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Council considers hotel, cannabis taxes
Cannabis tax
The Turlock City Council is considering moving from development agreements for cannabis businesses to a tax on gross receipts (Photo contributed).

The Turlock City Council heard presentations from city staff Tuesday night regarding taxes for hotels and cannabis.

Finance director Isaac Moreno first addressed the council about the transient occupancy tax, levied against the people who stay in local hotels and motels. It was suggested that the rate be raised from 9 to 14 percent, which would be the highest in the region.

Later, Moreno, along with Mark Lovelace, a senior policy advisor for HdL companies, addressed the council about the potential switch from development agreements to a tax for cannabis businesses.

Both would need to go before voters on the November ballot.

Councilmember Cassandra Abram suggested putting a 14 percent figure before the voters, but retaining the option as a council to levy a lower TOT rate.

“I think working in some flexibility for the council and the finance director to understand what the market is doing, and maximize the revenue but not hurt the businesses would be a better way to go,” said Abram.

That’s an option, but the ordinance would have to be written accordingly, according to Moreno.

Members of the public raised concern that 14 percent seemed excessive and might drive away business, and questioned Turlock’s capacity to draw overnight guests.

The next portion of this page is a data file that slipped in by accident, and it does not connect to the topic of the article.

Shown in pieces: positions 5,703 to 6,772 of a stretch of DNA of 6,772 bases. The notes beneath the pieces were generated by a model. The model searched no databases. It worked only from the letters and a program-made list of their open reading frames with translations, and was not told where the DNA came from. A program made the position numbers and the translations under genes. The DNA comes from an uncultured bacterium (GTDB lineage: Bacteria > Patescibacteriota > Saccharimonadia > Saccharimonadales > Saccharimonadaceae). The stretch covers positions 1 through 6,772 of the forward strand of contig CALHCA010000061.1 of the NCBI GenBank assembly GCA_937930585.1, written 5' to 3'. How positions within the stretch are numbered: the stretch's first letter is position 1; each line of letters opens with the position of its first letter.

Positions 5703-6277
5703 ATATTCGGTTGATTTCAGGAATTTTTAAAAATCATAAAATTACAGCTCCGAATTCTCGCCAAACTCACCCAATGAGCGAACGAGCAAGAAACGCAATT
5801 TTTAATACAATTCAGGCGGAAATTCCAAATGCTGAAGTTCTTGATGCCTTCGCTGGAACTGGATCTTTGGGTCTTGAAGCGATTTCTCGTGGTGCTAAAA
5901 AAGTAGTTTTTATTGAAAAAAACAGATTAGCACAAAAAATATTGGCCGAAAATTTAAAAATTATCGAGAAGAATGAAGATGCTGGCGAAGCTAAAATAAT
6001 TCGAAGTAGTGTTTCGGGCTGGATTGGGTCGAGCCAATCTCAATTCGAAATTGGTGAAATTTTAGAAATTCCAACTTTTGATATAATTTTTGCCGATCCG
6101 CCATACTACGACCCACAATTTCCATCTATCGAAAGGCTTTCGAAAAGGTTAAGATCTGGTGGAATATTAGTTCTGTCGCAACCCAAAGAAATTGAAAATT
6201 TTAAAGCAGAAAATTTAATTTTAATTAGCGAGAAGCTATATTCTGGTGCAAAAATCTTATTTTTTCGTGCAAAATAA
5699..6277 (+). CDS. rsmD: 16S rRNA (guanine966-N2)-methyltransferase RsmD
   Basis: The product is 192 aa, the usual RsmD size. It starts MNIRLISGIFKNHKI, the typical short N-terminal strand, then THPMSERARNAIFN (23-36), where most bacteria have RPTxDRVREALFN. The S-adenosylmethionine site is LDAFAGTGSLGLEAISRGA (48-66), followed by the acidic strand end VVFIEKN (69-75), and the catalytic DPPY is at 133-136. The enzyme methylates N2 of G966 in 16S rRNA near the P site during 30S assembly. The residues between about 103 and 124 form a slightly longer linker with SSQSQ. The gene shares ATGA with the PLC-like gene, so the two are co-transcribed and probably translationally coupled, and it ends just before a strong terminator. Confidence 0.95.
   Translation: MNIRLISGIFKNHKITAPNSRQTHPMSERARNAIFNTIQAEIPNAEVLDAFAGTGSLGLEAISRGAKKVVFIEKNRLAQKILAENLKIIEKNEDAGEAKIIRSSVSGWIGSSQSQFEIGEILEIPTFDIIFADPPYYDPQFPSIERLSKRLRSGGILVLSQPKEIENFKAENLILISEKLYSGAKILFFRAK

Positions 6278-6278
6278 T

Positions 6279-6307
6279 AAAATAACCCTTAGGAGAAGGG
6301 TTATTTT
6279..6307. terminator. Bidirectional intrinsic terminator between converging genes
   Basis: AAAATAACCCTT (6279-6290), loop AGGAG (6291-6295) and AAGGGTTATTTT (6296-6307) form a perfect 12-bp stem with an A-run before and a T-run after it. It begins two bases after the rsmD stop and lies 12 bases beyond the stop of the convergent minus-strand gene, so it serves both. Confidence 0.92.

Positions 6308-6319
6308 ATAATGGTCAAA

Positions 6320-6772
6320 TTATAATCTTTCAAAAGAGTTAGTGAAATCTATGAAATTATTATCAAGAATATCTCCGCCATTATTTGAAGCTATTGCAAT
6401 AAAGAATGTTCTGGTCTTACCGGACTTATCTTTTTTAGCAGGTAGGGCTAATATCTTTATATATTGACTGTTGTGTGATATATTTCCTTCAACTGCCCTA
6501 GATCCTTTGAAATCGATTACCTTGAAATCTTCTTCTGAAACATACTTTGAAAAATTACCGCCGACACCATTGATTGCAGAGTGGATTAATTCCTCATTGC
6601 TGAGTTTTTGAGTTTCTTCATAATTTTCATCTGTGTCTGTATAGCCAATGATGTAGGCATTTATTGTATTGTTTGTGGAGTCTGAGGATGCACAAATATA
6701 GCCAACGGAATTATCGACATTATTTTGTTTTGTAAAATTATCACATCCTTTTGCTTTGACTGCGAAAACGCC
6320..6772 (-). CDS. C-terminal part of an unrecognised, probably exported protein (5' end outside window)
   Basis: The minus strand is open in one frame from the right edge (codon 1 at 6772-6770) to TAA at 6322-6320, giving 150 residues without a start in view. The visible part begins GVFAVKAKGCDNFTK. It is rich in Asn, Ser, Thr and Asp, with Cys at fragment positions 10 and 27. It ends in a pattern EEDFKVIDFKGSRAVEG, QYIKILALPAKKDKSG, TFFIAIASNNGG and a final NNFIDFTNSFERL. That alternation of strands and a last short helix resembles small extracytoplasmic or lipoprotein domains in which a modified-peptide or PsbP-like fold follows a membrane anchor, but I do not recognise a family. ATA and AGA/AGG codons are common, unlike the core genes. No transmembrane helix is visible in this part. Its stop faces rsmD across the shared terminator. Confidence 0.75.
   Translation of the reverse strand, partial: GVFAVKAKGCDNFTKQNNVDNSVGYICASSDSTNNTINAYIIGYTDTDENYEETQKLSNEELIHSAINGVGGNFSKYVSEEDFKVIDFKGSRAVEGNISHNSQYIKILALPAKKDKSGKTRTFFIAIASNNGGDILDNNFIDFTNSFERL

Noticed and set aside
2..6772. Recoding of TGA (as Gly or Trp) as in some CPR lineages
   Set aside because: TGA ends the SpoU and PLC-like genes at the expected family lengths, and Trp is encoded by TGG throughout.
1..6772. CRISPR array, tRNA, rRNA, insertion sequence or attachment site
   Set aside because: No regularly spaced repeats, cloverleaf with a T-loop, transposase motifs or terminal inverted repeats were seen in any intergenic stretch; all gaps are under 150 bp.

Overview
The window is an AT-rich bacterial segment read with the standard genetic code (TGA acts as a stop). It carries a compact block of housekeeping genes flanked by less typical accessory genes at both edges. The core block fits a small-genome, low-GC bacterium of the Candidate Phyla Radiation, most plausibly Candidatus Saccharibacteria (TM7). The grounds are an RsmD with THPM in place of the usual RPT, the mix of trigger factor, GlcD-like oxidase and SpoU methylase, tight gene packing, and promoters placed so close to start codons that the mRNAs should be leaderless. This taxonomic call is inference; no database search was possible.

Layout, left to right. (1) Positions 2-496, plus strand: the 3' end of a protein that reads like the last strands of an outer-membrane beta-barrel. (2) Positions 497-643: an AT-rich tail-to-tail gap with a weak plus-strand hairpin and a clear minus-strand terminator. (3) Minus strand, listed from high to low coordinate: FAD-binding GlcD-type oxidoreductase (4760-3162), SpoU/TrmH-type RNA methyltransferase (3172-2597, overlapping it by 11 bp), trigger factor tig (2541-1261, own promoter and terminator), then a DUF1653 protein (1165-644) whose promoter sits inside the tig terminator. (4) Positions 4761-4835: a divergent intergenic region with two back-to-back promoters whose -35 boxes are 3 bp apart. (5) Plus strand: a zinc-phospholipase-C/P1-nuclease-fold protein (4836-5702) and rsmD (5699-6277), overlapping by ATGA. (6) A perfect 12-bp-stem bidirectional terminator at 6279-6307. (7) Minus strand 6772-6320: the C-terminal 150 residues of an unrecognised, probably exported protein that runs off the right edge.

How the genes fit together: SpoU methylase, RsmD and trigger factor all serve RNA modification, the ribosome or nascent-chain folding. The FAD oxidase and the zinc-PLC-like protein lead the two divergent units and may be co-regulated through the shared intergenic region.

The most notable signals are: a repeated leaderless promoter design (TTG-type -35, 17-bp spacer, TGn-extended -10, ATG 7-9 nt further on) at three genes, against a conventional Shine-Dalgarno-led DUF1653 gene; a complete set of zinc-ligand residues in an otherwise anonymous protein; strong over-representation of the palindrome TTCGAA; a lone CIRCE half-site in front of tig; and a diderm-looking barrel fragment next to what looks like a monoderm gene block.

“We’re a regional draw,” said Moreno. “And we need to be acting like a regional draw.”

District 2 Councilmember Rebecka Monez agreed with Moreno.

“People want to come to Turlock for a reason,” said Monez. “People feel safe in Turlock. Turlock is a nice community. Turlock is not Modesto. Turlock is not Ceres. Turlock is not Merced. We are Turlock."

By way of comparison, Merced and Ceres have a 10 percent TOT, while Modesto and Manteca are at 9 percent.

“I’m not sure that 14 percent is a rate that I would set my sights at, but I travel a fair amount,” said Franco. “You don’t see the transient occupancy tax until you get your bill. So, an average hotel room at $200 a night, you’re talking 10 extra dollars. To drive from Ceres to Turlock, or Merced to Turlock, you’re going to waste that in no time.”

The city’s cannabis program, established in 2019 as a rolling five-year pilot program, required businesses to enter into development agreements with the city. Under the DAs, retail stores were required to pay a benefit fee of 5.25 percent of gross receipts or $45,000, whichever was greater.

To date, the cannabis sales have generated nearly $5 million for city coffers.

The city council voted in May to accept the recommendations of the council’s ad hoc cannabis committee — chaired by Abram — to end the pilot-program status and put a proposed cannabis tax on the ballot.

“Where do you feel is the sweet spot for cities like us to not drive people north, south, east or west to buy it?” District 1 councilmember Kevin Bixel asked. “At the same time, not putting such a burden on local business that they can’t afford to stay open.”

Moreno and Lovelace suggested that sweet spot would be a tax of 4 to 6 percent on gross receipts, while cultivators would pay a tax on the square footage of their operation.

“The tax issue? There are lot of similarities with the discussion you were having previously about TOT,” said Lovelace. “For the most part, we don’t anticipate that customers … start by asking about the local tax rate. So, unless the tax rate really starts to be felt by the consumer, we don’t think that from the consumer end, it’s going to have an impact.”